The Philips DVP5960 excelled at some video-quality tests but fell short during others. For example, resolution tests from the Silicon Optics HQV test suite looked very sharp in 1080i mode and only slightly softer in 720p and 480p. The player also did well with the 2:3 pull-down processing test, taking about a half a second to kick into film mode. However, it struggled on other important jaggies tests, with significant jagged edges visible on the moving lines.

One constant to note throughout the tests is that the 576p mode always looked significantly worse than any other resolution and had an unwatchable amount of judder on the TVs we tested. This was evident in actual movies we watched as well as in test patterns, and we suggest using 1080i, 720p, or 480p instead. We found 1080i looked best with the Dell W3706MC, for example, but your mileage will vary depending on your television. In general, we recommend you set the Philips's output to the resolution that most closely matches your HDTV's native resolution.

We observed an annoying shift issue that seems to affect some upscaling HDMI players. We first noticed this on the Sony DVP-NS70H, and it consists of a small black bar, either on the top or the bottom of the screen, when we watched in 720p or 1080i mode. It appeared on numerous fixed-pixel HDTVs in our lab. On the Philips DVP5960/37, we noticed it on the bottom, and although it was only a few pixels high, it still shouldn't be there. If you're the kind of person that really gets irked when the picture doesn't completely fill the screen, you may want to think twice about this player, but we'd bet most people wouldn't even notice.

The Philips DVP5960/37 also successfully rendered the opening sequence to Star Trek: Insurrection, proving it has 2:3 pull-down processing. The boats' hulls had smooth curved lines, as did the railing on the bridge, but we felt that they didn't look quite as good as those from some other HDMI upscaling players we've reviewed, such as the DVP-NS70H. The DVP5960/37 also displayed some chroma bug issues when we went through the Windows Test Annex, with combing visible in the red along the edge of the moving fish. This isn't a major problem, since it should only be apparent on poorly authored DVDs. The chroma bug was present with every resolution except 576p; we still recommend avoiding that resolution, however.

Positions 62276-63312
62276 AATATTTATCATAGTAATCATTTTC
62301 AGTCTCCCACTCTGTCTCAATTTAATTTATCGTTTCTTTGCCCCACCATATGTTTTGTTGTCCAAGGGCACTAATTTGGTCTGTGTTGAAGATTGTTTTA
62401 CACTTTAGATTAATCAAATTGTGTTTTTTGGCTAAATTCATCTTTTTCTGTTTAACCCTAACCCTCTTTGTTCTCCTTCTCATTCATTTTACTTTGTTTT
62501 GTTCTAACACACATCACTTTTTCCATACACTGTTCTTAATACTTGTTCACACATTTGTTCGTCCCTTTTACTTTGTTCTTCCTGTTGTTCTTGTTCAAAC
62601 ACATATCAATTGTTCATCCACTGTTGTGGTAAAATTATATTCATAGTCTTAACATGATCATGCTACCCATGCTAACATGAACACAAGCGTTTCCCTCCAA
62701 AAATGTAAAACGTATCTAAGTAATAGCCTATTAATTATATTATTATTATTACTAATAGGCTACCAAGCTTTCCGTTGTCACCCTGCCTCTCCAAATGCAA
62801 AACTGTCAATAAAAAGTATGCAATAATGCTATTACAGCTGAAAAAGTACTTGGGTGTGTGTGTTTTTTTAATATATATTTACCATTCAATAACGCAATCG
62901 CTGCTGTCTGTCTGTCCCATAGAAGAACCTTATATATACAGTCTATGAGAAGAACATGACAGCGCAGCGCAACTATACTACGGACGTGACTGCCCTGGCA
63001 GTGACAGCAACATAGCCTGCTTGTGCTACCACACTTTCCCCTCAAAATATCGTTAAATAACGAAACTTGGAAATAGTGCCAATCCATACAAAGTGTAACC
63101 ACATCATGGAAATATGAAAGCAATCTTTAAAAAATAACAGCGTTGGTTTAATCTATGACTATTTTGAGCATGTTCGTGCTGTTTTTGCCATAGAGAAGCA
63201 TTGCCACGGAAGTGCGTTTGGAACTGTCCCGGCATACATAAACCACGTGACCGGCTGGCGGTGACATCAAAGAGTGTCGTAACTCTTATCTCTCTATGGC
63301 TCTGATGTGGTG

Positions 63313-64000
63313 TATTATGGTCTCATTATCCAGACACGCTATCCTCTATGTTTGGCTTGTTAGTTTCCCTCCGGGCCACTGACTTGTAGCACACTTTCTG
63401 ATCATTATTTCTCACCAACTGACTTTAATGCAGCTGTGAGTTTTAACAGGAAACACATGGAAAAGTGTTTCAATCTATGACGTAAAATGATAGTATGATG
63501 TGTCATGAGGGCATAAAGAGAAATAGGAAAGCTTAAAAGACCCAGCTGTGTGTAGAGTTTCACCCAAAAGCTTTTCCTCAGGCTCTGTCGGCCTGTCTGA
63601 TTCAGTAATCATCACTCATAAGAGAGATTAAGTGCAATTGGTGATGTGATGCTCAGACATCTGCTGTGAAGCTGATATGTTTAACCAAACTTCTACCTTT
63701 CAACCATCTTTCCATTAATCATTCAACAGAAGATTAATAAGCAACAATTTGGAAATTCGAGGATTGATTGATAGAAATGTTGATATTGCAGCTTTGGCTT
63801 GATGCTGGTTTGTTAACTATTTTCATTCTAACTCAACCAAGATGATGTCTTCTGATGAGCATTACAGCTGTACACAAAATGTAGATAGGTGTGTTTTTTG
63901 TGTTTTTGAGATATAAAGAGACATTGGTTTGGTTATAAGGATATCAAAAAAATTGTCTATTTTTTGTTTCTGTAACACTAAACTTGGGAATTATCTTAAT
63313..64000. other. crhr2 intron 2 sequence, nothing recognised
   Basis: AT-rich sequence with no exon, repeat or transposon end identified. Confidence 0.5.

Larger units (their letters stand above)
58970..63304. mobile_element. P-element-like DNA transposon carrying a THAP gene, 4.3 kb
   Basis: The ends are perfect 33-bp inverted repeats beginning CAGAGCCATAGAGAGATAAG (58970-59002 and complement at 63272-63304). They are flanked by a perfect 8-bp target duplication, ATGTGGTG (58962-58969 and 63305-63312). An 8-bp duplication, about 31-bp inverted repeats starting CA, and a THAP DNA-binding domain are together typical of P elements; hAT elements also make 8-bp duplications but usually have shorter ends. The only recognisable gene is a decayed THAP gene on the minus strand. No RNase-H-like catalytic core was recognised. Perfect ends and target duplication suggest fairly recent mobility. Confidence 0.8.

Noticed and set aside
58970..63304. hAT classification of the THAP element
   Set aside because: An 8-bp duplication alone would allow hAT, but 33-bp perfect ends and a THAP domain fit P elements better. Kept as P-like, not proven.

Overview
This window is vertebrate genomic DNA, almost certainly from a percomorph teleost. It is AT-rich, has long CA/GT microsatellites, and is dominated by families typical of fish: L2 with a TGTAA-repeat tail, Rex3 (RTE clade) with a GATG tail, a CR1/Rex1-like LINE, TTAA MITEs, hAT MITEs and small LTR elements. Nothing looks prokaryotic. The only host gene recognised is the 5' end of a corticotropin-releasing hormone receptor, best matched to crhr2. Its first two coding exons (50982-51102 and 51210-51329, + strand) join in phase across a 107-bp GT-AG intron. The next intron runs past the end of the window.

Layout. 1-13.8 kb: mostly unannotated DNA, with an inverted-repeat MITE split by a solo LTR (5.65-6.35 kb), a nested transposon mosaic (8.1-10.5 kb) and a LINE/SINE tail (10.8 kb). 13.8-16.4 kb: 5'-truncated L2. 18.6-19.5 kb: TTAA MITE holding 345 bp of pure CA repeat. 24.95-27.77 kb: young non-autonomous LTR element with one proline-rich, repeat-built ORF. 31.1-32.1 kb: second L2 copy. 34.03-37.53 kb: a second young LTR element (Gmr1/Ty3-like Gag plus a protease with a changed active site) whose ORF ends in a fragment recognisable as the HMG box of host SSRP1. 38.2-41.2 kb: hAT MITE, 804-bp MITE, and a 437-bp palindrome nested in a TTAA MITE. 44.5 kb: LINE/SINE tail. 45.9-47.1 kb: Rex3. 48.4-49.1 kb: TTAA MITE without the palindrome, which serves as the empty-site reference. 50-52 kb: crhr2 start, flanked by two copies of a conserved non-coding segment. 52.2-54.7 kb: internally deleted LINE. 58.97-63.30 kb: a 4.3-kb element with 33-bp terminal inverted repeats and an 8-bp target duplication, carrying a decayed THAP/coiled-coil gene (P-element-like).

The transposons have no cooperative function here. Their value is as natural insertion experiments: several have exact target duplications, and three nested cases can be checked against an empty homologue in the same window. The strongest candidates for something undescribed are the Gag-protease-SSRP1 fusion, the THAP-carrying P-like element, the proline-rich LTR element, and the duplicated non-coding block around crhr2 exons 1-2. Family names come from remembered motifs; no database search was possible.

We also tested the front-panel USB port with a 1GB thumbdrive and a variety of MP3, JPEG, and DivX files. While the rudimentary file browser displays only the first few characters of filenames and shows a mere four files/folders at once, it functions perfectly well. The MP3 player includes a shuffle mode, and ID3 artist, title, and genre information appear onscreen but not on the front-panel display. And while the unit can certainly display HD-resolution JPEG photos via its HDMI output--we tested it with a few large (2,576x1,932) shots from a 5-mexapixel camera, and they looked great on an HDTV--it's not much use for a slide show. That's because each image takes about 20 seconds to be revealed, slowly drawing on the screen from the top down. Reducing the resolution didn't improve the situation. Finally, the Philips handled DivX movie playback from the thumbdrive well, acting exactly as if the file originated from a disc.

Overall, the Philips DVP5960/37 is a decent performer that passed most of our tests with aplomb, and its image quality should satisfy most viewers. Its feature set, especially the front-panel USB port for quick multimedia access, caters to multimedia buffs. Given its low price, this slick Philips DVP5960/37 is one of the best values we've seen among HDMI-equipped players.


Philips DVP5960/37

Score Breakdown

Design 7Features 7Performance 7